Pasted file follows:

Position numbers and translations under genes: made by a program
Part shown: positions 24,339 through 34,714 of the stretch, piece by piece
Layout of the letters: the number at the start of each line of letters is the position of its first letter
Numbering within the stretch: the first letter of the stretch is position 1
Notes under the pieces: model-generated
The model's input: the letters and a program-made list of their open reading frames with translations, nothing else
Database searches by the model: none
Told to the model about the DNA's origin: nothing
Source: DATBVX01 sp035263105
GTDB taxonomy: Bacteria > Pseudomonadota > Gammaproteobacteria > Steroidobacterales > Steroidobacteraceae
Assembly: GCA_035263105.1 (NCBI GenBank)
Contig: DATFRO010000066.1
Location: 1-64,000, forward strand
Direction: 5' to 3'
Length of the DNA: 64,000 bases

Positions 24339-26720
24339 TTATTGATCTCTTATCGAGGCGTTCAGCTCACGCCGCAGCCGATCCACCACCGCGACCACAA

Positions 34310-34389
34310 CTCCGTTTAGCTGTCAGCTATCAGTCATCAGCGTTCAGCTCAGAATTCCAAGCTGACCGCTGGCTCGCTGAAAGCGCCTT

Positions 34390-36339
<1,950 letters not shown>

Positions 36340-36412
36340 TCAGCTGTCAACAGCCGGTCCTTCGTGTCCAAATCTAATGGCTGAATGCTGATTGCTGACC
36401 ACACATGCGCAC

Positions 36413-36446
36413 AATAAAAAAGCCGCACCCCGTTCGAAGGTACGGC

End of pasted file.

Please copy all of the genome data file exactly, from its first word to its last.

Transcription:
Position numbers and translations under genes: made by a program
Part shown: positions 24,339 through 34,714 of the stretch, piece by piece
Layout of the letters: the number at the start of each line of letters is the position of its first letter
Numbering within the stretch: the first letter of the stretch is position 1
Notes under the pieces: model-generated
The model's input: the letters and a program-made list of their open reading frames with translations, nothing else
Database searches by the model: none
Told to the model about the DNA's origin: nothing
Source: DATBVX01 sp035263105
GTDB taxonomy: Bacteria > Pseudomonadota > Gammaproteobacteria > Steroidobacterales > Steroidobacteraceae
Assembly: GCA_035263105.1 (NCBI GenBank)
Contig: DATFRO010000066.1
Location: 1-64,000, forward strand
Direction: 5' to 3'
Length of the DNA: 64,000 bases

Positions 24339-26720
24339 TTATTGATCTCTTATCGAGGCGTTCAGCTCACGCCGCAGCCGATCCACCACCGCGACCACAA

Positions 34310-34389
34310 CTCCGTTTAGCTGTCAGCTATCAGTCATCAGCGTTCAGCTCAGAATTCCAAGCTGACCGCTGGCTCGCTGAAAGCGCCTT

Positions 34390-36339
<1,950 letters not shown>

Positions 36340-36412
36340 TCAGCTGTCAACAGCCGGTCCTTCGTGTCCAAATCTAATGGCTGAATGCTGATTGCTGACC
36401 ACACATGCGCAC

Positions 36413-36446
36413 AATAAAAAAGCCGCACCCCGTTCGAAGGTACGGC